Why do I see more steam when I take the teakettle off the flame?

The “steam” you see is what steam engine enthusiasts call wet steam, because it contains unevaporated water as a mist within the actual water vapor, which is a colorless, odorless gas.

Dry steam does not contain any unevaporated water.

Steam vapor forms at temperatures above the boiling point, normally 212 degrees Fahrenheit. Visible steam is either water that is not yet hot enough to form this vapor or, in the case of your kettle, water that has cooled slightly into water droplets.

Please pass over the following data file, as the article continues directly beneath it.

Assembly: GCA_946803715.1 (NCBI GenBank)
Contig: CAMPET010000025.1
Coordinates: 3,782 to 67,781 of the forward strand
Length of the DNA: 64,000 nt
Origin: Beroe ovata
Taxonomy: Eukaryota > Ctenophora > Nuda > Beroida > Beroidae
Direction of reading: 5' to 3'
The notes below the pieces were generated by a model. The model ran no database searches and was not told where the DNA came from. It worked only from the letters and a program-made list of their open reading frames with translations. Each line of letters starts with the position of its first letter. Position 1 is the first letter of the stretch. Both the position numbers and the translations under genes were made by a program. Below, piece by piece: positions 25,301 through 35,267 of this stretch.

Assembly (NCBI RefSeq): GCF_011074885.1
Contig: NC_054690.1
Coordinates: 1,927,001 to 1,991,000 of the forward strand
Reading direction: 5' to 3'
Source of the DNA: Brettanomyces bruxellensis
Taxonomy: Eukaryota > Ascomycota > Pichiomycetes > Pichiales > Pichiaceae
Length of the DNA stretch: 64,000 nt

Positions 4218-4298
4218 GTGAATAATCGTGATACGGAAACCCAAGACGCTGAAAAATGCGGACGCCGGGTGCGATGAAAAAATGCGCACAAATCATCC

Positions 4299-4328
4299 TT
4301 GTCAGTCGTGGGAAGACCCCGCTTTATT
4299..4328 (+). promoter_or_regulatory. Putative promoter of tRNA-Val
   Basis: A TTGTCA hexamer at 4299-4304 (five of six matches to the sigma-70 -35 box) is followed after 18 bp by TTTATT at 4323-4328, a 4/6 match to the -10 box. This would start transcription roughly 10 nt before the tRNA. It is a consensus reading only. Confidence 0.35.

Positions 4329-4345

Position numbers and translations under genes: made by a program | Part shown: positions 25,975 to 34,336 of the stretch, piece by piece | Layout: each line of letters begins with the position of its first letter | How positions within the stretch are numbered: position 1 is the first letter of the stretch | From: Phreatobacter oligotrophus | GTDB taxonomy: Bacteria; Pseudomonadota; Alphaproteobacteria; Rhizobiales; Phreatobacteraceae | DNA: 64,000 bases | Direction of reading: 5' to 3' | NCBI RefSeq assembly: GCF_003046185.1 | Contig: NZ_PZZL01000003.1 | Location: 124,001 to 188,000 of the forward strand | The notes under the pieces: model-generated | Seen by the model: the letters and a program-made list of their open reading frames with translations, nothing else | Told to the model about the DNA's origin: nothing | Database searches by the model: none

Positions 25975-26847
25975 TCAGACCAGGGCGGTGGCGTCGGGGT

When a whistling teakettle is taken off the heat, the whistle gets weaker, because the pressure of the water vapor drops as the heat drops, although the visible water droplets momentarily increase.

About Karen Hill

Karen Hill is a freelance writer, editor, and columnist. Born in New York, her work has appeared in the Examiner, Yahoo News, Buzzfeed, among others.

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